Before Passing Away, Carol Channing Passed for White
January 24, 2019
By Lisa Page
As a kid, I heard that Carol Channing was Black (the word back then was negro). She was one of many celebrities rumored to pass, in Hollywood—a list that included Angie Dickenson, Dinah Shore, and others. These women had large brown eyes, full lips, and bleached blond hair. Looking white—being light-skinned—allowed many Americans to cross the color line into the mainstream, back in a time when that meant serious opportunity. But rumors are rumors.
Then Channing dropped a bomb and published a book where she admitted she had been passing since she was sixteen years old.
According to her 2002 memoir, Just Lucky I Guess: A Memoir of Sorts, Channing learned of her Black ancestry in 1937. She was on her way to Bennington College, to major in drama and dance, when her mother told her the story.
“I’m only telling you this because the Darwinian law shows that you could easily have a Black baby,” Channing said, quoting her mother. Her father, George Channing, was born in Augusta, Georgia, and his original name was Stucker. Census records from 1890 listed him as ‘colored.’ In a CNN interview with Larry King, Channing said those records were destroyed in a fire and couldn’t be verified. His mother moved him to Rhode Island for a better life.
George Channing became a newspaper editor and Christian Scientist, based in San Francisco who, in photographs, looks white. From all indications, his story rivals Anatole Broyard’s, who famously passed for white at the New York Times for many years. George Channing died in 1957, twenty years after his daughter learned he was Black.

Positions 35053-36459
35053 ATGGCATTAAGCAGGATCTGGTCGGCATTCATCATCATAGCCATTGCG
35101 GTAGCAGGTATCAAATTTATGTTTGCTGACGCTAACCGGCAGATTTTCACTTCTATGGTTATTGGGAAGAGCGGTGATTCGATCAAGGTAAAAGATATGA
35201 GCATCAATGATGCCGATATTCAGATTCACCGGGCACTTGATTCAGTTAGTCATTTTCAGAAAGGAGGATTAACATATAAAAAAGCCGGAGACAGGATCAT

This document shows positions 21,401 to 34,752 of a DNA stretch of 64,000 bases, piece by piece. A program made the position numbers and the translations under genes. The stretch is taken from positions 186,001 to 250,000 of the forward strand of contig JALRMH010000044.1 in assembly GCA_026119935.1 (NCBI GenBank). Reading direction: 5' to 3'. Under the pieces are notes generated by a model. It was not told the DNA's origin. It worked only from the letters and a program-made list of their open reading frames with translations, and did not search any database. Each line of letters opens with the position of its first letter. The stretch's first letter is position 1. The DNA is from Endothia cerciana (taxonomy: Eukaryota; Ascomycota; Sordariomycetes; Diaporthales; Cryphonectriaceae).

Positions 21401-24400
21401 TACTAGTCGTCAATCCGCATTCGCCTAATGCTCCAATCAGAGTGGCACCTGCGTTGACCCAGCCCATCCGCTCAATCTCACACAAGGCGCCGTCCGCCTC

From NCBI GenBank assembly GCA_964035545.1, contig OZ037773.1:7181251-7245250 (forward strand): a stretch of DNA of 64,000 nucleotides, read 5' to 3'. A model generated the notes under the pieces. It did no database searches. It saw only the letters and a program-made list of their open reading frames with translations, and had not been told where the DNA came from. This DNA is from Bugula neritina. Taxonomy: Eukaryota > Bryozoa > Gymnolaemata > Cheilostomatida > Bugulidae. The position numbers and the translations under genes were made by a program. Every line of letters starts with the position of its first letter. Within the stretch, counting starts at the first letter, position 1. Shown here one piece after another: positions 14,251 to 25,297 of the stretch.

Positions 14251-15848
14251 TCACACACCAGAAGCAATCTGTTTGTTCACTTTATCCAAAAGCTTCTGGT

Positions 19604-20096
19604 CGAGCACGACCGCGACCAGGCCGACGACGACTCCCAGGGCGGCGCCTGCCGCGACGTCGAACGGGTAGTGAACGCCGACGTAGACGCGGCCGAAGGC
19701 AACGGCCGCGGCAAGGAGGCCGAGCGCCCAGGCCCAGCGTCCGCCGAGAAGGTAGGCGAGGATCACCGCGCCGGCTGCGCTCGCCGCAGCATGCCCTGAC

“He wasn’t Black,” Channing exclaimed. “He was this color!” She pinched her own cheeks. Jet Magazine described him as a light-skinned man who used two different accents: one for the white world and a different one, at home, where he sang gospel music to his daughter.
When the story broke, Channing was in her eighties. Had she revealed the story earlier, she would never have had the career she had. No Black woman would have been cast as Lorelei Lee in Gentlemen Prefer Blondes in the 1940s, let alone the role of Dolly Levi in Hello, Dolly! She wouldn’t have worn those Bob Mackie dresses on the Great White Way or been the subject of Al Hirschfeld cartoons, or made all those guest appearances on Password and I’ve Got A Secret and What’s My Line. Black celebrities, back then, were marginalized, at best.
But then, weirdly, Channing walked the story back.
“My mother and father had many disagreements,” she told talk show host Wendy Williams in 2010. Her mother may have decided “she would get even” with her father, by inventing the story. I remember how annoyed I was by this news. It was as if Channing chickened out.
“You look light-skinned,” Williams responded. “You have a thicker lip.” Williams went on to call her Soul Sister Number One.
“I don’t know if it’s true, but I hope it’s true,” said Channing. “I can sing and dance better than any white woman anywhere.”
The real passing story, here, is her father’s. Yet Channing is important. She’s the show business metaphor for racial ambiguity. Channing could “sing and dance better than any white woman anywhere” at a time when most of America thought she was white. She’s about our national obsession with the one drop rule.
Americans like stories like hers, because racial and ethnic passing is ubiquitous inside a culture known for self-invention.
But being Black is about more than biology, one drop rule be damned. Being Black is not just about singing and dancing, and shucking and jiving. Being Black goes beyond complexion—it’s a cultural thing. Think of Elizabeth Warren’s recent Indian ancestry revelation, for context. Her DNA backed up her story. But her cultural upbringing was never Native American. Without the culture, it’s just data.
“My grandfather was Nordic German and my grandmother was in the dark,” Channing told Larry King. “I got the greatest genes in show business.” She was always good with the punch line. I admire her for that.
About the Author
Lisa Page is co-editor of We Wear the Mask: 15 True Stories of Passing in America. She teaches at George Washington University where she directs creative writing and is interim director of Africana Studies.